Bahrain’s chief of terror crime prosecution Advocate General Ahmed Al Hammadi has said that an investigation has been launched in the case of the formation of an illegal organization with the aim of stalling the law, preventing the state from exercising its responsibilities, assaulting personal freedom and harming national unity.
Ahmed was quoted by Bahrain’s state news agency as saying that the organization was in contact with people working for a foreign-based organization engaged in terrorist activities for the purpose of carrying out acts of terrorism against Bahrain, targeting police and pubic order servicemen, participating in illegal rallies, sabotaging private properties and disseminating fake news likely to undermine national security and public order.
He added that “investigations revealed that the security agencies arrested one of the defendants who established the so-called Manama Human Rights Observatory as a front and a cover to support acts of terrorism in Bahrain.”
He divided the members of the organization into groups to carry out “activities that were allegedly related to human rights and to mobilize crowds for illegal rallies ostensibly to make human rights demands, but in reality to use them to carry out riots and acts of vandalism and terrorism against police personnel and vehicles and the Ministry of Interior building in Manama” according to the agency.
It added that the investigations also revealed that the founder of the “terror organization received support for its activities from the Lebanese Hezbollah terror militia through a Bahraini national who worked for the terror group and resided in Lebanon.”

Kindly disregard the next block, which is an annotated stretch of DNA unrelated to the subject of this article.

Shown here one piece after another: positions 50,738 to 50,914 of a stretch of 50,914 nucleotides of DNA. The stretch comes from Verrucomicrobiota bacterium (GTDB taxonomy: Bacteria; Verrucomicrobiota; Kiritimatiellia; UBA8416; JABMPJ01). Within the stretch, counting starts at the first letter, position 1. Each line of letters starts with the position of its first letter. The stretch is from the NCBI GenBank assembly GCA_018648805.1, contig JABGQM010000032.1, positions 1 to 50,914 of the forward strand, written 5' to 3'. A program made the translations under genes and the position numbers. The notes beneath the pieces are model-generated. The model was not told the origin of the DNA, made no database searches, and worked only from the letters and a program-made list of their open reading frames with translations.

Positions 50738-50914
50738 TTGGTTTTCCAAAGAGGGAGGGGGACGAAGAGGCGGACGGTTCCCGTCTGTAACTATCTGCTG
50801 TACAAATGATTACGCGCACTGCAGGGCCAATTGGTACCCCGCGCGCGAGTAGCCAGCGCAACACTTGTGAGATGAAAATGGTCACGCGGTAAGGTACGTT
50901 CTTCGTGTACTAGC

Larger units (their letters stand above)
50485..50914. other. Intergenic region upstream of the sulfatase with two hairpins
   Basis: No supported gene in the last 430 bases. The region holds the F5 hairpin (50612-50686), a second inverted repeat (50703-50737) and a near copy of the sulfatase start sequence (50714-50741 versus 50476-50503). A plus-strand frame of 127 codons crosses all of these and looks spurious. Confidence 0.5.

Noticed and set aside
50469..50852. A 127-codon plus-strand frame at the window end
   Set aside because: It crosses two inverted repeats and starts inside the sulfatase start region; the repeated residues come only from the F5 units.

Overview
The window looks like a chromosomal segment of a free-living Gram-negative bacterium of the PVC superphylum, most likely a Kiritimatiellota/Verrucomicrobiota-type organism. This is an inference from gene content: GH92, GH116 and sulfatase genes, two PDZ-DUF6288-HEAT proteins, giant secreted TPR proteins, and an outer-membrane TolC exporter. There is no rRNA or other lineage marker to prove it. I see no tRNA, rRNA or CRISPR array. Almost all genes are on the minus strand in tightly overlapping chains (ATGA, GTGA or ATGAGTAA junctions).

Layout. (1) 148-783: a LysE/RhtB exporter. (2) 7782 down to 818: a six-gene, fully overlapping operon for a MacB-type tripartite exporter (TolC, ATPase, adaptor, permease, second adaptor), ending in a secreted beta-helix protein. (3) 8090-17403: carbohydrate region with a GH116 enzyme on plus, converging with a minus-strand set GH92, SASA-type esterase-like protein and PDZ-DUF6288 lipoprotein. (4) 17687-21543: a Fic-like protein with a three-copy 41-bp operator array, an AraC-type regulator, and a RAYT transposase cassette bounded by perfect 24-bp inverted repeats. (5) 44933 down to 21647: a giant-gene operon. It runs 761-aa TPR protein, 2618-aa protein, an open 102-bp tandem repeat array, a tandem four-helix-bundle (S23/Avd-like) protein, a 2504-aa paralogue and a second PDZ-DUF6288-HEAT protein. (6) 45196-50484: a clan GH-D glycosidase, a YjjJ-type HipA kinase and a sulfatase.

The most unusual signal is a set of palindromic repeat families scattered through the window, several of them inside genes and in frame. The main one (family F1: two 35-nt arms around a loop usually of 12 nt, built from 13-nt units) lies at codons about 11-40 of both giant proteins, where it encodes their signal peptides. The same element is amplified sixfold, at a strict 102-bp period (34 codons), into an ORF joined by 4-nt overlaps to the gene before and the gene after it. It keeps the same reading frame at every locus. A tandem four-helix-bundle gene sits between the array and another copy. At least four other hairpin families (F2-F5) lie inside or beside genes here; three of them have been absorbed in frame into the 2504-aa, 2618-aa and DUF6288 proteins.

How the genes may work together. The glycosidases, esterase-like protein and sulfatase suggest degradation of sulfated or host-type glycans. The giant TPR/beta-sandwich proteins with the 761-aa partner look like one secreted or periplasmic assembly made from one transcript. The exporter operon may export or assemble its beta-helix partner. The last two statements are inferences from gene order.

The Advocate General said that they also revealed that Hezbollah was funding and supporting many people belonging to alleged human rights organizations in order to send false reports on the human rights situation in Bahrain, Saudi Arabia and the UAE.
The aim, according to the agency, was to discredit those countries, undermine their status in international public opinion and damage their national interests through convening international conferences that included members of international human rights organizations.
One female suspect used human rights work as a cover to communicate and cooperate with Al Karama Foundation to provide them with information and fake news about the situation in Bahrain to undermine its status abroad, according to the statement.
Al Karama founder was included in the list of terrorists drafted by the Quartet combating the funding of terrorism (Bahrain, Saudi Arabia, the UAE and Egypt). He was also listed by the US Treasury as a terrorist and had his assets and funds frozen in 2013 over his ties to Al Qaida terror group.
Al Hammadi said that four suspects were arrested and the public prosecution questioned two of them in the presence of their lawyers.